Israel is reportedly getting ready to launch a Fintech regulatory sandbox, in order to make it easier for local financial technology startups to test out new products and services.
The Arrangements Law that the nation’s Treasury will be presenting to the cabinet will include rules that recommend establishing a regulatory sandbox that will give local fast-growing Fintechs a flexible environment to test new financial products.
Earlier this month, five Israeli Fintechs were chosen to take part in a separate pilot program to enhance the nation’s capital markets.
The Israel Securities Authority (ISA) and the Israel Innovation Authority chose five Fintech firms to take part in their Data Sandbox pilot program, which aims to support local financial technology projects and companies. The initiative is part of a strategy led by the ISA. It’s focused on developing more competitive and accessible capital markets.
The Securities Authority believes it’s very important to work cooperatively with regulated entities by meeting the real-world requirements of the Fintech (and larger tech) industry.
The companies chosen for the data sandbox include Zirra.co, an Israeli trading analytics company that offers structured data-driven insights by leveraging AI.
Scanovate, a Ramat-Gan based company that aims to offer a software-as-a-service (SaaS)-based Identity Provider, has also been selected to take part in the program. Correlate Capital, a tech firm focused on developing trading and liquidity provision systems, will take part in the sandbox as well.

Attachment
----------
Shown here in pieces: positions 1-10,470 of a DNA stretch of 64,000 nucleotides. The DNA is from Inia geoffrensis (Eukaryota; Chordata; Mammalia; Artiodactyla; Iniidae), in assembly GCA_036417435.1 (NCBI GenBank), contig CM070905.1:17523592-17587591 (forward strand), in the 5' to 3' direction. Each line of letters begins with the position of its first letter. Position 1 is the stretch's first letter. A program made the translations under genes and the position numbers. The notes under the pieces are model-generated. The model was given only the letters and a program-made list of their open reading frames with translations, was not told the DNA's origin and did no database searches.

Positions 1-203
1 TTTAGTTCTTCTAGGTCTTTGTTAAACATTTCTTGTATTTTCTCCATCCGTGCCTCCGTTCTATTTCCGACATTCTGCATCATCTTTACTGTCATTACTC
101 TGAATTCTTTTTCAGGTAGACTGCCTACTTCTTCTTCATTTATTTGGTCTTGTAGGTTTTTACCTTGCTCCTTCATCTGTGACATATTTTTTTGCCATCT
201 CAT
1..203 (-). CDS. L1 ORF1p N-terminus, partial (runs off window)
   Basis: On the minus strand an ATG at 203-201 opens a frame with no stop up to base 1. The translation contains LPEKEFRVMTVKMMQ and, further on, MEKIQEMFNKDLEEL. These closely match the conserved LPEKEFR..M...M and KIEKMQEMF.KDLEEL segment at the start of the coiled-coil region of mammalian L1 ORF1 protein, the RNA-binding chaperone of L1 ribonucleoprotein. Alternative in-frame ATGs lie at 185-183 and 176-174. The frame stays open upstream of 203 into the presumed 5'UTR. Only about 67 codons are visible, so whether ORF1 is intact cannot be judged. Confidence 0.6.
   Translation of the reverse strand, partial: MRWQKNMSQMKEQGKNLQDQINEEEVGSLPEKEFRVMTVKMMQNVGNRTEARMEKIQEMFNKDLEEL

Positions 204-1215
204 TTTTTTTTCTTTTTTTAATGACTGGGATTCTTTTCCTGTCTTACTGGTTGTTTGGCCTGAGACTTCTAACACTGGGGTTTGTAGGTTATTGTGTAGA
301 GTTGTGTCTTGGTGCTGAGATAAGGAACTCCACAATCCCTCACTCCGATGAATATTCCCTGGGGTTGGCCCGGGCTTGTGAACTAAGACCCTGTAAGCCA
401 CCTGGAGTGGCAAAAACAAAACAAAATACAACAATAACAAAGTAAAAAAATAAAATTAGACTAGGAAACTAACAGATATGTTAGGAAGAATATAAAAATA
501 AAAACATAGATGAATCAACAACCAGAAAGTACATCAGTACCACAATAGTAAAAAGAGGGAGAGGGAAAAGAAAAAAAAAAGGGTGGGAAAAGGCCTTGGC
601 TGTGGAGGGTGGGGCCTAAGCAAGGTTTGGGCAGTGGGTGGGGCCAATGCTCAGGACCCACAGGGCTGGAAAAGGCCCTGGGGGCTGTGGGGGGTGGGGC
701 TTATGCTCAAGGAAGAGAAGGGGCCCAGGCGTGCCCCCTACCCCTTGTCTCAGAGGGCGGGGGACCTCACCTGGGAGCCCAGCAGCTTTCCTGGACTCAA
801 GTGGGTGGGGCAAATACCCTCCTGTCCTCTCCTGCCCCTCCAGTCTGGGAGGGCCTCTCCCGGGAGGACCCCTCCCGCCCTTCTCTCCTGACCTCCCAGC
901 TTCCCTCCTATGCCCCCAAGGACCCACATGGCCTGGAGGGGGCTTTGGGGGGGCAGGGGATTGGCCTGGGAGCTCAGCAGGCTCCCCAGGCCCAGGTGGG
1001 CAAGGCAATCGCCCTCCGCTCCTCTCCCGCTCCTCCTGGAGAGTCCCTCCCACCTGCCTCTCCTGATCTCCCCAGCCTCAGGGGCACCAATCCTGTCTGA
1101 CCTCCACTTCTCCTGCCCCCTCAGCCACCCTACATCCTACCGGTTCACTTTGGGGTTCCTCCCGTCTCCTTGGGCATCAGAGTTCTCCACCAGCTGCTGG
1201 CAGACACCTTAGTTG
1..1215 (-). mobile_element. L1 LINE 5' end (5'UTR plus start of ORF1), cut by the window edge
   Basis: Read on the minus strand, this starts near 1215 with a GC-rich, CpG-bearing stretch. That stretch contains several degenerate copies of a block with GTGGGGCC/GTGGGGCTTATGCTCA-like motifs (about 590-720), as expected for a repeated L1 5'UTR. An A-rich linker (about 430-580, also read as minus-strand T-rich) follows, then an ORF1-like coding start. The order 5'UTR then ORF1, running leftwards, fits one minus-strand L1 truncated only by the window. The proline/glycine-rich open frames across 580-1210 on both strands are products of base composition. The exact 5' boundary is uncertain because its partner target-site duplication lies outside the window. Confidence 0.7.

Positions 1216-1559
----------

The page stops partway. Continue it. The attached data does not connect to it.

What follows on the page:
Two firms were chosen to carry out a pilot with the authority while working with trading data obtained from the TASE (Tel-Aviv Stock Exchange). Fintica AI will be using AI and Wizsoft (Israel), which offers enterprise resource planning (ERP) solutions and also provides data mining and machine learning systems, may be used to support the pilot.
Fintech firms in Israel received $1.8 billion in total investments last year, with OurCrowd, Sequoia making substantial contributions.
Israel-based OurCrowd, the world’s largest investment crowdfunding platform, recently announced the launch of a $100 million Pandemic Innovation Fund.
The Fund will invest in both new startups and certain companies already included in OurCrowd’s existing portfolio. OurCrowd founder and CEO Jon Medved said it was time to “move fast and fix things,” – a play on the Silicon Valley mantra of breaking things with disruptive innovation.
In an interview with CI last month, Igal Rotem, founder of Israel-based Fintech Credorax talked about various business continuity plans during the COVID-19 crisis.